Here’s a photo from 2014 where I used crotons instead. Either will work for what I want which is beautiful fall color. Of course, the mums are hardier. Buy mums when the buds barely show color. That way, you’ll get the most bloom for your buck. Don’t buy mums in full bloom. They will fade before you can say, “Boo.”

I often use pumpkins, but I can’t decide if I want to mess with them this year. After looking at these photos from previous years, I may not be able to stop myself from adding a few here or there.

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17 comments on “Fall container rehab

  1. Robin Ruff Leja

    Fabulous Dee! Your fall-flavored garden is fabulous! I haven’t done any updates this year, off to Maui in the morning and it hasn’t been a priority. LOL Maybe when I get back. I predict that frost will zap my containers while I’m gone anyway.

    1. Dee Nash

      Thank you very much Robin. I hope you enjoyed your trip to Maui. What fun!

    1. Dee Nash

      It does feel much more fresh.

  2. VP

    I love what you’ve done, and I’m sure a true USA garden has to have at least one pumpkin somewhere 😉 We’re clinging onto summer here, so I haven’t had the heart to rip up my summer pots and baskets yet.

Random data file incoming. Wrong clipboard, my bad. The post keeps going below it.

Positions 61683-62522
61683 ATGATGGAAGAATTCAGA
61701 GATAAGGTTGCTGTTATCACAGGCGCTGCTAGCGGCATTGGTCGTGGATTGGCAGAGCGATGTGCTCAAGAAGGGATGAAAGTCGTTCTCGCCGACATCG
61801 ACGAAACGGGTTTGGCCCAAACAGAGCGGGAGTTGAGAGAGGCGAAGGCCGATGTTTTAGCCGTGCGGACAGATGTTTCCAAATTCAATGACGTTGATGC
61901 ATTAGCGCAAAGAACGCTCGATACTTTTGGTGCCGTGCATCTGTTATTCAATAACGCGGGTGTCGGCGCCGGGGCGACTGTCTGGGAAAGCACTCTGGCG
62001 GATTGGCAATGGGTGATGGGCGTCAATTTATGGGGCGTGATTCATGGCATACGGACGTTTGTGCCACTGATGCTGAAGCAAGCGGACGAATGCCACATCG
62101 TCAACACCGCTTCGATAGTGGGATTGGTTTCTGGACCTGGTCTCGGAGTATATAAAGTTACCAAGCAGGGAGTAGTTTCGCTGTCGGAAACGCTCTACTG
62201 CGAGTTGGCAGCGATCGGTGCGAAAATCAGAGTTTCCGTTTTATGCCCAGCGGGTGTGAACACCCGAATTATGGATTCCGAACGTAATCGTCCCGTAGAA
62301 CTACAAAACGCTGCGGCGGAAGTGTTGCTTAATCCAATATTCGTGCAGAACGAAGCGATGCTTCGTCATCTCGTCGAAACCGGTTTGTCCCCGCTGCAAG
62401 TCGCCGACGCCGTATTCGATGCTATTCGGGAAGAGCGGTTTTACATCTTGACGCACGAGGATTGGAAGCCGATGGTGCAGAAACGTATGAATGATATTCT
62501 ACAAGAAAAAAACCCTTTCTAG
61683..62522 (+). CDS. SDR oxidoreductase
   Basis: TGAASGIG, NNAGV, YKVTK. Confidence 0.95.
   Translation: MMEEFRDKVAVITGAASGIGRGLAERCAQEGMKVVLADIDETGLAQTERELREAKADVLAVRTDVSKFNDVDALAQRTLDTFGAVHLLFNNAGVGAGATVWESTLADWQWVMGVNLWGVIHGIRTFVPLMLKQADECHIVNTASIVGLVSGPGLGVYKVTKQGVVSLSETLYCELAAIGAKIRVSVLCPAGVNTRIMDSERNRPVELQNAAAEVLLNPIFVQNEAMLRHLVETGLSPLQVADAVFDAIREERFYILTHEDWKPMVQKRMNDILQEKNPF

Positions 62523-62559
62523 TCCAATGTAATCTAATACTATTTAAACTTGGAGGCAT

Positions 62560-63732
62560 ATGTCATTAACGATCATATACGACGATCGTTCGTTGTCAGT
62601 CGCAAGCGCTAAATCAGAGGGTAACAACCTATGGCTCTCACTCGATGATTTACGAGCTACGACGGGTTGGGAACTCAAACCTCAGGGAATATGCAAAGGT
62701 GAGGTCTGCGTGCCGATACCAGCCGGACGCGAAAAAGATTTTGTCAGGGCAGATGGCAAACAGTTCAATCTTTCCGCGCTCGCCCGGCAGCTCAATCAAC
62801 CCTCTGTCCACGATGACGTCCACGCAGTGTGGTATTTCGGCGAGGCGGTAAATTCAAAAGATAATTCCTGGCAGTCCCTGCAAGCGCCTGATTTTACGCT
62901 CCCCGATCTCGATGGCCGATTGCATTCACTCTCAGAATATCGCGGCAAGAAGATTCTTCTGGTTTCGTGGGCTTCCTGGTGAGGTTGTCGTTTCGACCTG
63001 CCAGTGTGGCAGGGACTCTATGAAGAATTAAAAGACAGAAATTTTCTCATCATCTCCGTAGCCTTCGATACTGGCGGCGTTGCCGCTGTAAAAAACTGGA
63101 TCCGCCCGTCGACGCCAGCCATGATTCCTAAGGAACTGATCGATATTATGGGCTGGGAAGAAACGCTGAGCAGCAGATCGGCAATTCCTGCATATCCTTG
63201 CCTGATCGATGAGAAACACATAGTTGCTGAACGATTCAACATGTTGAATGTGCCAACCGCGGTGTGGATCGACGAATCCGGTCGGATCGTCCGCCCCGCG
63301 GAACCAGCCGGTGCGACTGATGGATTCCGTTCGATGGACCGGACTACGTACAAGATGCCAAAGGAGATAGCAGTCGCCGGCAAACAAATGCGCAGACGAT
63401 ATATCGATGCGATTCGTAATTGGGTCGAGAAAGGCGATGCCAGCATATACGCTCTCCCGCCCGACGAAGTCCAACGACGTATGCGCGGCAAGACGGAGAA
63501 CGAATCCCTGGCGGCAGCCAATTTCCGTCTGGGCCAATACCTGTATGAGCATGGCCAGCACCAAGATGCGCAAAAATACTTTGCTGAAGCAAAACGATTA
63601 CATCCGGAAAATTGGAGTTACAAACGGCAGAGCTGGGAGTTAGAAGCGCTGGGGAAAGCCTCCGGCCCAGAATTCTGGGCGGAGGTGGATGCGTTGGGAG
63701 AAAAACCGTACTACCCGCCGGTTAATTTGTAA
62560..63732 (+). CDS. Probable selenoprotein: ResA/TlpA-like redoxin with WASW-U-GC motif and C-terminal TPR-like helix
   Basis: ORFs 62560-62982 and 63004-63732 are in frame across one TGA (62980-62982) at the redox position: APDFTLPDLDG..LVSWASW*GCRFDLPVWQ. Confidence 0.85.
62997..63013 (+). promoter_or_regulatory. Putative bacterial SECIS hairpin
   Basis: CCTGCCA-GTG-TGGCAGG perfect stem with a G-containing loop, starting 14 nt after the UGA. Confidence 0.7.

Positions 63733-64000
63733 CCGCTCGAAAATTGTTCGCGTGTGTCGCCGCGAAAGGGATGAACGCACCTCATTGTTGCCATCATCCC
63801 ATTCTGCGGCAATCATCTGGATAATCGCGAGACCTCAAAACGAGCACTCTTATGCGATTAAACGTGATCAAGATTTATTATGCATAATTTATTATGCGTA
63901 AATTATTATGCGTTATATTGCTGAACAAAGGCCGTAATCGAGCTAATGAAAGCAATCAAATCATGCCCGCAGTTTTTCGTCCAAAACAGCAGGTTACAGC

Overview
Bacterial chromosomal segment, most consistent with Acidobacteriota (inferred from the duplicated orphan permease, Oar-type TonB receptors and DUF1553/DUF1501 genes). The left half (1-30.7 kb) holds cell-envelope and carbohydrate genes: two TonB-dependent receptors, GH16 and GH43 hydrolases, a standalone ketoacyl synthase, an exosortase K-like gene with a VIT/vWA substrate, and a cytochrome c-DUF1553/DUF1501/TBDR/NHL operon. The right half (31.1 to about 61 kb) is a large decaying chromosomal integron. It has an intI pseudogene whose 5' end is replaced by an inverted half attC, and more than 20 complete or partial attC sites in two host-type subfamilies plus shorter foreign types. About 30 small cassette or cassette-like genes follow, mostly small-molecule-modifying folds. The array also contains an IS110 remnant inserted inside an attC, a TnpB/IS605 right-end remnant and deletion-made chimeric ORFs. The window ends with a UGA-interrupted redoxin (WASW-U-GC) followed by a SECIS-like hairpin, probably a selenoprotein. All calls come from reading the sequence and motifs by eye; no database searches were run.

1. Dee Nash

      Haha, Michelle, I guess so, but I ended up not buying pumpkins. I think I put in too many for the tour last year. I did buy some pretty daisy-like white mums.

  3. Kathy from Cold Climate Gardening

    Our “nice” fall season is a lot shorter–or it starts in August. I am thinking about replanting some containers, but I don’t think I have as many options. Violas, pansies, and ornamental kale are probably it, as I expect frost soon, maybe by Sunday. Lots of times I don’t even bother switching them out, but I think we will avoid hard frost for a long time, so it might be worth it.

  4. [email protected] Trekker

    Great video tutorial on using pots in the landscape; I shared this to my Pinterest, Facebook, and Google followers so they could enjoy it as well.

    1. Dee Nash

      Charlie, thank you so much. I missed your comment because of my surgery. I appreciate it!

  5. gardenannie

    What? 72? It is 91 here today. I love skullcap! It grew well for me in Plano, Tx. . . not so well here in the piney woods.

    1. Dee Nash

      I know! We had that one day, and now it’s been hot ever since. I’m ready for cooler weather.

  6. Beth @ PlantPostings

    They look great, Dee! Fabulous combinations of plants. And I enjoyed your video, too.

  7. indygardener

    Always inspiring to see what you are up to in your garden!

  8. Lisa at Greenbow

    Your containers look fabulous. I like the idea of using some tropicals with those intense colors to bring color into fall. Can you really have fall without pumpkins?? I don’t think so.

  9. Anonymous

    Beautiful!! Where did you get the cute doormat?

    1. Dee Nash

      TLC Nursery.